Fri, 2016-04-01 05:00 News Staff
-- Coffee Talk --
Having ducks on my pond has been great therapy for me, but not for the reasons you’d think. Yeah, they’re pretty. They add a graceful tranquility to the yard. And they’re a lot of fun to watch.
But honestly, they have more melodrama than a Pretty Little Liars marathon. Murder, romance, love triangles, bullying, extortion . . . it’s all there.
I’ve written before about how one of our catfish ate one of our ducks. It’s a tragic memory for me, so I won’t rehash it now. But for those of you who haven’t kept up with our duck dynasty, we ordered baby ducks last summer. A straight run. Some of them died before they reached maturity, but since all young ducks look alike, we didn’t know how many girls vs. boys we had. There’s a way to tell, but I’m not putting my hand up in there.
Turns out, all the surviving ducks were males. Every last stinkin’ one. What were we gonna do with eight male ducks? As soon as they saw some pretty little hot mess flying by, they’d all be gone. We had to do something.
So we ordered a half dozen more baby ducks. This time, we requested all girls.
Now we have six girls and eight boys. And oh, the drama.
There is one boy that the other fellows don’t like. He’s smaller than the others, and everybody picks on him. We call him Loner.
There’s one girl duck that hasn’t found a boyfriend. We call her Margaret. The other five hens have each found their soul drake, and paired off nicely. So there are three drakes and one hen left unattached.
But two of those drakes are having some kind of bromance. They’re not interested in the hen at all. Confirmed bachelors, they ignore her completely, and hang out by themselves over by the lily pads.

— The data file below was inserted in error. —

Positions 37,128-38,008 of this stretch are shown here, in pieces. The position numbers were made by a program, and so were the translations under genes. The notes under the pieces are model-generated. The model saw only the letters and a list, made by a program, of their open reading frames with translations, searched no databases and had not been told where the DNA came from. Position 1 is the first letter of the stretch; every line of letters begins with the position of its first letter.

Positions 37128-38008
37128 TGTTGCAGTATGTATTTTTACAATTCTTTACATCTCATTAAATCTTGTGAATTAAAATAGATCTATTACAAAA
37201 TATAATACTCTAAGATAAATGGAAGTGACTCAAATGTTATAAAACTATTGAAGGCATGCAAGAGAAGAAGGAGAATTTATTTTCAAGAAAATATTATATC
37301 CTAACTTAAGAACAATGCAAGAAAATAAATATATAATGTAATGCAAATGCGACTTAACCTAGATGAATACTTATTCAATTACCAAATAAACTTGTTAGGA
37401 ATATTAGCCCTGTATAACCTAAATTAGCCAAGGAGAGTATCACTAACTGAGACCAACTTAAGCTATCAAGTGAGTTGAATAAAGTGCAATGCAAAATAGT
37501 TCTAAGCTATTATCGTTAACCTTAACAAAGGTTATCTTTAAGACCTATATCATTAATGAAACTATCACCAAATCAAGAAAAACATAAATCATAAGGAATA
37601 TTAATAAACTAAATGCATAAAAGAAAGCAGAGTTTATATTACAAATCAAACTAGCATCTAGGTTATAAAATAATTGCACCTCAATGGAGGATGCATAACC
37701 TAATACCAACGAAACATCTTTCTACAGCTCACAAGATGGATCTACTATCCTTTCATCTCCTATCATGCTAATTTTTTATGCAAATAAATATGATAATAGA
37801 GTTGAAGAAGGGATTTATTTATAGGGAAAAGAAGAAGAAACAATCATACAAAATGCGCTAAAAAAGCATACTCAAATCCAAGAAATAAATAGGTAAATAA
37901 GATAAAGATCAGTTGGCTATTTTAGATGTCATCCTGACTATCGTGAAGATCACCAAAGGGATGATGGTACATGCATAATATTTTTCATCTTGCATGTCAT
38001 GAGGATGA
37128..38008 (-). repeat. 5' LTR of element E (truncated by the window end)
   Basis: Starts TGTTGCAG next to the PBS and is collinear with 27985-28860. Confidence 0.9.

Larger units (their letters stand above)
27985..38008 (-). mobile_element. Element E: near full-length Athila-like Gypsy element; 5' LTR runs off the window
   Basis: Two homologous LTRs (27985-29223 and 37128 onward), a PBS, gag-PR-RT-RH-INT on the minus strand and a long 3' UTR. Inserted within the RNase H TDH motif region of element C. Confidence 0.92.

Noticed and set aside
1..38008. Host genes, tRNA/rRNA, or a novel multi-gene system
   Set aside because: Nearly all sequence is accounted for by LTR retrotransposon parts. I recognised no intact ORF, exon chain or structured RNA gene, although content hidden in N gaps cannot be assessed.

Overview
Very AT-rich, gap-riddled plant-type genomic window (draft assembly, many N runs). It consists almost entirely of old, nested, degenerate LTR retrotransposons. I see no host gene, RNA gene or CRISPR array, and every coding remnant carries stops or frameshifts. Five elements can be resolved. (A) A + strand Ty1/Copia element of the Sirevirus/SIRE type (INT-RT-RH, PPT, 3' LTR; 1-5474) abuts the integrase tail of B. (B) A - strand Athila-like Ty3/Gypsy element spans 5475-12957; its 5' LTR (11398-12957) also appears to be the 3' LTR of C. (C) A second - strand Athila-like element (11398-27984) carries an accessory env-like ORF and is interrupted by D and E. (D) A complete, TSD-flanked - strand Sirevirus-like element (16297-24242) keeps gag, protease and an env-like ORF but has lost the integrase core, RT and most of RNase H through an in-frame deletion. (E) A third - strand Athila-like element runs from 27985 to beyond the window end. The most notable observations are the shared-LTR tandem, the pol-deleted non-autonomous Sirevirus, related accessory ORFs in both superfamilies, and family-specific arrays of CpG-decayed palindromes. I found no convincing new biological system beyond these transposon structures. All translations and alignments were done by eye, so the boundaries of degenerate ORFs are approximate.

Loner has shown some interest in Margaret, but every time he tries to approach her, the bromance guys chase him down and peck him. Seriously. They won’t let the two would-be lovers near each other, and it’s one of the saddest things I’ve ever seen.
Now, I know it’s not a good idea to get involved in somebody else’s drama, but I couldn’t help myself. We have a duck pen near the pond, where we kept them when they were small, to protect them from predators. Now that they’re grown, we leave the pen open so they can come and go as they please. Well, the other day, the bromance bullies were both in the pen while everybody else was on the pond, so I shut them in. I wanted to give Loner and Margaret a chance.
So do you know what Loner did?
He spent the next several days hanging out by the pen, trying to figure out a way to assist in a jailbreak for his buddies. Now that’s codependency at its finest.
As I said, those ducks have been great therapy for me. All I have to do is look at their lives, and I realize I have it pretty good.
I wonder how many times, though, I’ve acted like Loner. I’ve been given chance after chance to break free from difficult circumstances, bad habits, or even people who bring me down. But change is difficult, and we often gravitate to what we know, because it feels familiar and comfortable. It may be destroying us, yet we hang on and hang on, wanting to make it work.
Loner would be so much better off if he’d forget those guys. He could go and have a happy future with Margaret. But instead, he’s consumed with trying to get his old, miserable life back. I dunno. Maybe he wants closure. Maybe he thinks he can play the hero, and his buddies will accept him. All I know is, he has a chance at a new beginning, and he’s choosing the very life that got him the name Loner in the first place.
I refuse to be like that. Someone recently told me, “You can’t start a new chapter if you keep re-reading the old one.” I’m going to shut the door on the past and move forward into the glorious future God has for me.
“Forget the former things; do not dwell on the past. See, I am doing a new thing!” Isaiah 43:18-19.